Ponting was hoping to let McGrath, who had announced he was retiring after the match, bowl the last over but the plan came unstuck after a blunder by officials.
The match should have been called off when Sri Lanka's batsmen, knowing they could not win the match, accepted an offer to go off because of bad light, effectively conceding the game.
The Australians began celebrating their victory only to be told by the umpires that the match was not over and another three overs had to be bowled.
But with Kensington Oval in virtual darkness, the Australians agreed not to bowl their seamers, preventing McGrath from bowling the last over.
''I'd actually planned the bowling so that Glenn McGrath could bowl the last over of the match and his career, so I guess we were denied that opportunity as well,'' Ponting told reporters after the team arrived home at Sydney airport today.
Ponting said he was as confused as everyone else when the umpires told him the match would have to resume but harboured no ill feelings towards them.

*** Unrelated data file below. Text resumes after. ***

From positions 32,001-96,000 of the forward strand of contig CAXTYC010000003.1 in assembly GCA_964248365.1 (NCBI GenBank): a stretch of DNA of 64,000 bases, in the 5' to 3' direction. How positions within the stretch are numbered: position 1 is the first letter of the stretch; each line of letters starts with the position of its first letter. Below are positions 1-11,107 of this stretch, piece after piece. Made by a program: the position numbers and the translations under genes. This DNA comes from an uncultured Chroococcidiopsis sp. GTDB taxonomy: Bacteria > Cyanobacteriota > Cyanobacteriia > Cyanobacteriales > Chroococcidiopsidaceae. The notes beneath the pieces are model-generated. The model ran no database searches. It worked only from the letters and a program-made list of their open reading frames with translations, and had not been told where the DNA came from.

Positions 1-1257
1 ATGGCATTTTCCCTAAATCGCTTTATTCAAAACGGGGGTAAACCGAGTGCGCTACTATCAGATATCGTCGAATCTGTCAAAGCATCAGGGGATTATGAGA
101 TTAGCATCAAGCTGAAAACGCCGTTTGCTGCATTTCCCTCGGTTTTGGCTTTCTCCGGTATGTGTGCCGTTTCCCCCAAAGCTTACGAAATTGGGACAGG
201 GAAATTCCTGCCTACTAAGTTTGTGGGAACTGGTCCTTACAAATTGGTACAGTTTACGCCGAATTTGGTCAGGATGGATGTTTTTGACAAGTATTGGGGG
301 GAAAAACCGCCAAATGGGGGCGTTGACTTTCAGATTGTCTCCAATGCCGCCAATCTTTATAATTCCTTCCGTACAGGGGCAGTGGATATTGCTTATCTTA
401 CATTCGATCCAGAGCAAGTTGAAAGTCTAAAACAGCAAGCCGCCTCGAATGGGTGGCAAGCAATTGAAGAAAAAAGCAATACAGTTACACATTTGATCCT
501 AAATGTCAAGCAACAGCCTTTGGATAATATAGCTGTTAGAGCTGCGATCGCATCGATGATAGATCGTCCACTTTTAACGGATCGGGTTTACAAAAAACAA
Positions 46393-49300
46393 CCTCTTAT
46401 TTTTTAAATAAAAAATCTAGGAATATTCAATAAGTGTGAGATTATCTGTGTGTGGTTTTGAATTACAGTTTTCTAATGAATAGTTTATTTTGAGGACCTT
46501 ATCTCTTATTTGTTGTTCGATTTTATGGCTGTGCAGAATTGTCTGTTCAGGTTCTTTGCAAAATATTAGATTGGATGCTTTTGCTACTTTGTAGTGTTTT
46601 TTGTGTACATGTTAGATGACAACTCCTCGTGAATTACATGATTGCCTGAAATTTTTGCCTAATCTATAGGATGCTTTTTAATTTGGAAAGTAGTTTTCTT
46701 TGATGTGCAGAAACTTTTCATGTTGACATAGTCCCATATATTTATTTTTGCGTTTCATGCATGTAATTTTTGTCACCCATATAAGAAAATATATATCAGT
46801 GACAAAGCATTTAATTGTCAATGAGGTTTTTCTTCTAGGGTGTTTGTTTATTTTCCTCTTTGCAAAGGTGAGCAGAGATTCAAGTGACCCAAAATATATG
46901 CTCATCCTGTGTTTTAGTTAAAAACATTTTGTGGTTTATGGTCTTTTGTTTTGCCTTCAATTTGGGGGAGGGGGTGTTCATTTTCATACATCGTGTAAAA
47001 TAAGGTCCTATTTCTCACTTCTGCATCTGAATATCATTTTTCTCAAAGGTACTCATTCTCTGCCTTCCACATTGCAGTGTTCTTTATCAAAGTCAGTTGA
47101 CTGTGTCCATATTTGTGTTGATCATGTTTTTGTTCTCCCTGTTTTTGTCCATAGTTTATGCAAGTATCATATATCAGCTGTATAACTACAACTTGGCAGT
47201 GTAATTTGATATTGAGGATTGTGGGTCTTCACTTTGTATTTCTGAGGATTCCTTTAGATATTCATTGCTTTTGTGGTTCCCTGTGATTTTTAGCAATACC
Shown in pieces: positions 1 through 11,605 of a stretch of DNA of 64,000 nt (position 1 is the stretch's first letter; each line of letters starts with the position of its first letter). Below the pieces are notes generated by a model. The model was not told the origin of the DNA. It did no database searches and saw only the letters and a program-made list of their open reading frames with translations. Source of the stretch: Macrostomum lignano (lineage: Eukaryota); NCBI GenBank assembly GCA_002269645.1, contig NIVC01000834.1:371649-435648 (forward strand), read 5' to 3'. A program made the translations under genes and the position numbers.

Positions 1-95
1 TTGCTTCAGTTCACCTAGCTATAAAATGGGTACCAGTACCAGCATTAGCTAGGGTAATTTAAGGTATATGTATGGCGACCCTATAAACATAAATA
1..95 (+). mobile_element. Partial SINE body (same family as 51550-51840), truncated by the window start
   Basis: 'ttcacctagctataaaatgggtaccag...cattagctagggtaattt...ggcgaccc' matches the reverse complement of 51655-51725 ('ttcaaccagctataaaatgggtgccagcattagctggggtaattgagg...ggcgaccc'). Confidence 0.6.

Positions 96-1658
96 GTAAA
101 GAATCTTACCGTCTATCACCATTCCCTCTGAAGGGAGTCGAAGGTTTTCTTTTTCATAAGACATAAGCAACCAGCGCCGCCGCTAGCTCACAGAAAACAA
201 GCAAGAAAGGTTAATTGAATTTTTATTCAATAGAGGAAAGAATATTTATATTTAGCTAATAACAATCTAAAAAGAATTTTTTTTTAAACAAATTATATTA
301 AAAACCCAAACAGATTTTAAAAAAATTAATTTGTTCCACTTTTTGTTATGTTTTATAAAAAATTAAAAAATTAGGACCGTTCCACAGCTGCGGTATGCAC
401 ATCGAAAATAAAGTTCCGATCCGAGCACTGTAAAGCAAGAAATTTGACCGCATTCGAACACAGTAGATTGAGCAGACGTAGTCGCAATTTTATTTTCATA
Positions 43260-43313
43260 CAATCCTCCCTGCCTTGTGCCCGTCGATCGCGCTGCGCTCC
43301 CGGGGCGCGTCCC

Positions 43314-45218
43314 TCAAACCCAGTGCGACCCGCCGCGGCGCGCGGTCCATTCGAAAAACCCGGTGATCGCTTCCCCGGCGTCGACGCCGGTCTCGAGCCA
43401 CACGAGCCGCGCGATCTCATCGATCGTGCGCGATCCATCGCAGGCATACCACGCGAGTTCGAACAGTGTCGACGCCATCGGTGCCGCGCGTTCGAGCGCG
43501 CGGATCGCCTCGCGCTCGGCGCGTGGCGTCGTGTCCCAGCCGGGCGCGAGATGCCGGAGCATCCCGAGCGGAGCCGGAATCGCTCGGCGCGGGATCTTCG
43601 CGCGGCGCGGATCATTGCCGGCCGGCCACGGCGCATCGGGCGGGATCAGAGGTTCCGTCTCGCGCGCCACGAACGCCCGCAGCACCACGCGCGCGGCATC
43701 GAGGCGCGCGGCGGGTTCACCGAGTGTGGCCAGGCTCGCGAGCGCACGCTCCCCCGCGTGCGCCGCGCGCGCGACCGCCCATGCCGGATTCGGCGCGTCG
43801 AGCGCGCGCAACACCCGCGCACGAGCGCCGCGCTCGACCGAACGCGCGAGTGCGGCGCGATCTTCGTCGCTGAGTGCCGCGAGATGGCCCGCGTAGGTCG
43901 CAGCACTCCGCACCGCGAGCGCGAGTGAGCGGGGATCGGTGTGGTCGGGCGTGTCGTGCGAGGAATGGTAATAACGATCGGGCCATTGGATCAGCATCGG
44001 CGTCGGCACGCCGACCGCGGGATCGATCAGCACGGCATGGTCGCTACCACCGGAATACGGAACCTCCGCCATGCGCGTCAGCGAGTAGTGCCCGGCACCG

''We were running around like lunatics thinking we'd won, when (umpire) Aleem Dar came over and told me, well no, actually the game wasn't over yet,'' he said.
''To be honest, I really thought he was joking.
''We get on pretty well, Aleem and I, and we like to have a joke now and then, but I thought this particular one was extremely poorly timed.'' The World Cup was heavily criticised by spectators and media for being too long, but Ponting said the players had no complaints about the length.
Instead, Ponting said he hoped the final would be remembered for Adam Gilchrist producing one of the finest innings in one-day international cricket with 149 off 104 balls.
''Gilly's innings in the final as I have been flat out telling him, it was unbelievable, that was the one difference between the two teams in the final.'' Ponting said.